Quickstart: Galaxy with button-based tools
This tutorial will show you how to use immuneML for a simple machine learning analysis on an adaptive immune receptor repertoire (AIRR) dataset. This example dataset consists of 100 synthetic immune repertoires (amino acid sequences generated by OLGA), each containing 1000 CDR3 sequences. In half the repertoires, the subsequence ‘VLEQ’ has been implanted in 5% of the CDR3 sequences to simulate a disease signal. Using immuneML, we will encode the data as 3-mer frequencies and train a logistic regression model to predict the disease status of each repertoire (i.e., whether the repertoire contains the disease signal ‘VLEQ’), which is a binary classification problem.
Getting started through Galaxy
The Galaxy web interface is available at https://galaxy.immuneml.uio.no/. You may choose to register a user account or perform the analysis as an anonymous user.
Different functionalities are available as Galaxy tools (left menu), and the analysis results appear in the Galaxy history (right list). These history elements can be used as input for the next tool, creating a multi-step analysis workflow.
The purpose of the Quickstart tutorial is to quickly guide you through an analysis step by step, without assuming prior knowledge of Galaxy. Additionally, you can check out our Introduction to Galaxy for a more detailed explanation of the Galaxy interface.
Step 1: importing the dataset to a Galaxy history
Every immuneML analysis takes a dataset as input. For the Quickstart tutorial, an example dataset has been prepared and is available through this Galaxy history (under ‘Shared data’ > ‘Histories’ > ‘Quickstart data’). Alternatively, the tutorial How to make an immuneML dataset in Galaxy describes in detail how to make an immuneML dataset using your own data.
This Quickstart dataset Galaxy history contains the following items:
A Collection of repertoires. This history element collects the 100 above-mentioned repertoire files in a Galaxy collection. This Galaxy collection makes it easier to select the repertoires as an input to Galaxy tools (instead of selecting all 100 files manually, you can select the collection). To read how to make your own Galaxy collection, see Creating a Galaxy collection of files.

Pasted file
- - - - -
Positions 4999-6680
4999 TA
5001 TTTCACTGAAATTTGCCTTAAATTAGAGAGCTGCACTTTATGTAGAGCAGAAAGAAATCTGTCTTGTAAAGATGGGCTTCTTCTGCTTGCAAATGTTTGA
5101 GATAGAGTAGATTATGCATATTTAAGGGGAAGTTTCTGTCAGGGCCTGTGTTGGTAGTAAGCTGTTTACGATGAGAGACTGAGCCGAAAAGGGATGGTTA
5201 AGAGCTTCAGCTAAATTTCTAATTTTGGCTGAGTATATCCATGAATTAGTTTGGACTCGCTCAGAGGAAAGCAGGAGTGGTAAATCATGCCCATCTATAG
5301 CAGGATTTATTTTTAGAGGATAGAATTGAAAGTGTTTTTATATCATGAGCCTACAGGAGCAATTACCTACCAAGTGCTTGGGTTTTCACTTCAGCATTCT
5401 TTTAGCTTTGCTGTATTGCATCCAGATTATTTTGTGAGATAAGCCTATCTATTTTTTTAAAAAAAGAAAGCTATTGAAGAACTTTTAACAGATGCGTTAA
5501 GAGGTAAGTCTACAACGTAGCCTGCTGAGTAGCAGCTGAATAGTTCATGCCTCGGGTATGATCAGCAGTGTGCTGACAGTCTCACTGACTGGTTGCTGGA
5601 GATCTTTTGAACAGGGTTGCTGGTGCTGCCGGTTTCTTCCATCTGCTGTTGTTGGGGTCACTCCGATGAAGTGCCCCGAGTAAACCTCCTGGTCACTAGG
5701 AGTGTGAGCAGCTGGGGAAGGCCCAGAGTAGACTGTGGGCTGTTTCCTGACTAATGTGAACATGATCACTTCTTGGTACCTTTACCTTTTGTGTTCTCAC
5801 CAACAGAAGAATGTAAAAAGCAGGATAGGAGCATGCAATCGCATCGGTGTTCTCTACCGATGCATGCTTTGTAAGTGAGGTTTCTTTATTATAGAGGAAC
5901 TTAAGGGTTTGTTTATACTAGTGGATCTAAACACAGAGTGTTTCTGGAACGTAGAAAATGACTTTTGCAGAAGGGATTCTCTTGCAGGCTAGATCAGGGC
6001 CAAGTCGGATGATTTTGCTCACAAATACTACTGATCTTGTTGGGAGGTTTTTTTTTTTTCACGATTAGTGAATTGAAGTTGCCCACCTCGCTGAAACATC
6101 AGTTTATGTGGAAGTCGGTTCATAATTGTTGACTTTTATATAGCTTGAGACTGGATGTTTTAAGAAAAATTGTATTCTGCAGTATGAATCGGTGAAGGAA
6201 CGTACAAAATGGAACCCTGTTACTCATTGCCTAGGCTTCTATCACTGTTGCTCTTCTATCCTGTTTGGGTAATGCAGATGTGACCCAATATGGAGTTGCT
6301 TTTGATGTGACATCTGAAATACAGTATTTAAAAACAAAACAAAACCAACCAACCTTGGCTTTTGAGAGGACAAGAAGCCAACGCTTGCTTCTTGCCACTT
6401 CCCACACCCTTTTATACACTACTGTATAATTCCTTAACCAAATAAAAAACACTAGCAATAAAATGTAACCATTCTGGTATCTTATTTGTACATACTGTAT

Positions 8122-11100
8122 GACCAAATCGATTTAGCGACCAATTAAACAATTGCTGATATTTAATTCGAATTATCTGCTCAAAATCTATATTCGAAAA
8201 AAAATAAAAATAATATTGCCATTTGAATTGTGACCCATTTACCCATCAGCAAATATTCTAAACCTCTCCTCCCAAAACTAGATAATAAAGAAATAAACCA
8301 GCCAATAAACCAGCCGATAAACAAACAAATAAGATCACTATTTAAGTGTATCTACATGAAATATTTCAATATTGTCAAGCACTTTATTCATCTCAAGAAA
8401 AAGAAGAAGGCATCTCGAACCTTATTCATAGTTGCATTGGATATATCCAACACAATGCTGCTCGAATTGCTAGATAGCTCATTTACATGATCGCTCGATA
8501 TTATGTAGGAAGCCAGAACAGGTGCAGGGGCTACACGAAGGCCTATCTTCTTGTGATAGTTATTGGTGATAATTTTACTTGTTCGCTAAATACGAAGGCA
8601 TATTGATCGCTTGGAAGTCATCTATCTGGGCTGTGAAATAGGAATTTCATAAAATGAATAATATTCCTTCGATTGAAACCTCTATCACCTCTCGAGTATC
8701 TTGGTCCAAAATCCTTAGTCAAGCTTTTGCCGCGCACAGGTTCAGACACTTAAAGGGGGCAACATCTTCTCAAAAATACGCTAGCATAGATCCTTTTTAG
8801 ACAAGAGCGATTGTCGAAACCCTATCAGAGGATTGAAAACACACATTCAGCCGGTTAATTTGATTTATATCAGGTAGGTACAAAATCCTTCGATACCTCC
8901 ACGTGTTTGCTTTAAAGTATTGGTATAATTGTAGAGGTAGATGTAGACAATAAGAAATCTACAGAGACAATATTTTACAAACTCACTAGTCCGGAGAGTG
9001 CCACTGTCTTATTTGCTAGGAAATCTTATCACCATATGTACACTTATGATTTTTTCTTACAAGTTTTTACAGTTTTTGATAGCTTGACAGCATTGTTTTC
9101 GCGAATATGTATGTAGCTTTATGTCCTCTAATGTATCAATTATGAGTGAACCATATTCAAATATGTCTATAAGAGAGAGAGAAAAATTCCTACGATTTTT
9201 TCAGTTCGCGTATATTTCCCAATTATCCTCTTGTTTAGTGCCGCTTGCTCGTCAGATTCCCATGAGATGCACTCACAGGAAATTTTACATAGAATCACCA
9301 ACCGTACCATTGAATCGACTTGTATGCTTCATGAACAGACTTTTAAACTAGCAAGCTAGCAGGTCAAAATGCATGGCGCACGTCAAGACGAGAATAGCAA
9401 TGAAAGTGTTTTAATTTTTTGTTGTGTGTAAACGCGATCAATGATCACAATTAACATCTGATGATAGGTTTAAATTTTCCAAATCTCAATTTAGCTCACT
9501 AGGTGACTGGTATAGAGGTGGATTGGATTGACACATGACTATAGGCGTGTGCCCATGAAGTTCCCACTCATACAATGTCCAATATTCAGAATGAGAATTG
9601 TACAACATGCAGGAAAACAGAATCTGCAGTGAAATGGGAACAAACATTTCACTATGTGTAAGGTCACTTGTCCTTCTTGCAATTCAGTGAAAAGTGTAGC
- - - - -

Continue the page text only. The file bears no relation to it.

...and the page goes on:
A metadata.csv file. The metadata file describes which of the 100 repertoires are diseased and healthy, under the column named ‘signal_disease’ which contains the values True and False. For details about the metadata file, see What should the metadata file look like? and this example file
Individual files can be inspected by clicking the eyeball icons. To import the complete history, click the + icon in the right upper corner.
Step 2: creating an immuneML Galaxy dataset
Use the Create dataset Galaxy tool (under ‘immuneML tools’) to import the dataset and create an immuneML dataset history item, which can subsequently be used as input for other Galaxy tools.
Select ‘Simplified interface’, then ‘repertoire dataset’ as dataset type and ‘AIRR’ data format, and select the metadata.csv file as metadata file. Under the ‘Data files’ field, all repertoire files must be selected. This can either be done by manually selecting all 100 repertoire files, or by selecting the Collection of repertoires. For convenience, we will use the latter option.
By default, the ‘Data files’ menu will show all txt-like files (such as repertoire files) that are present in the history. By clicking the ‘Dataset collections’ button (folder icon), the menu will instead only show the collections in the history. Select the collection of repertoires so it becomes highlighted.
Finally, click ‘execute’.
Three new items will appear in the Galaxy history. If everything went correctly, the items would appear green. If the items are red, an error occurred (check if you correctly selected the collection of repertoires).
By viewing ‘Summary: dataset generation’ (click the eyeball icon) you can find details about the newly generated dataset, including the name of the dataset, the dataset type and size, and a download link.
The next item, ‘create_dataset.yaml’ the YAML specification file that was used by immuneML to create the dataset. This YAML specification could be used when running the Create dataset tool with the ‘Advanced’ interface.
Finally, ‘immuneML dataset’ is a new Galaxy collection containing the immuneML dataset in the ImmuneML format. The ImmuneML format is not human-readable, but it ensures that you can quickly import the dataset into various Galaxy tools without having to repeatedly specify the import parameters.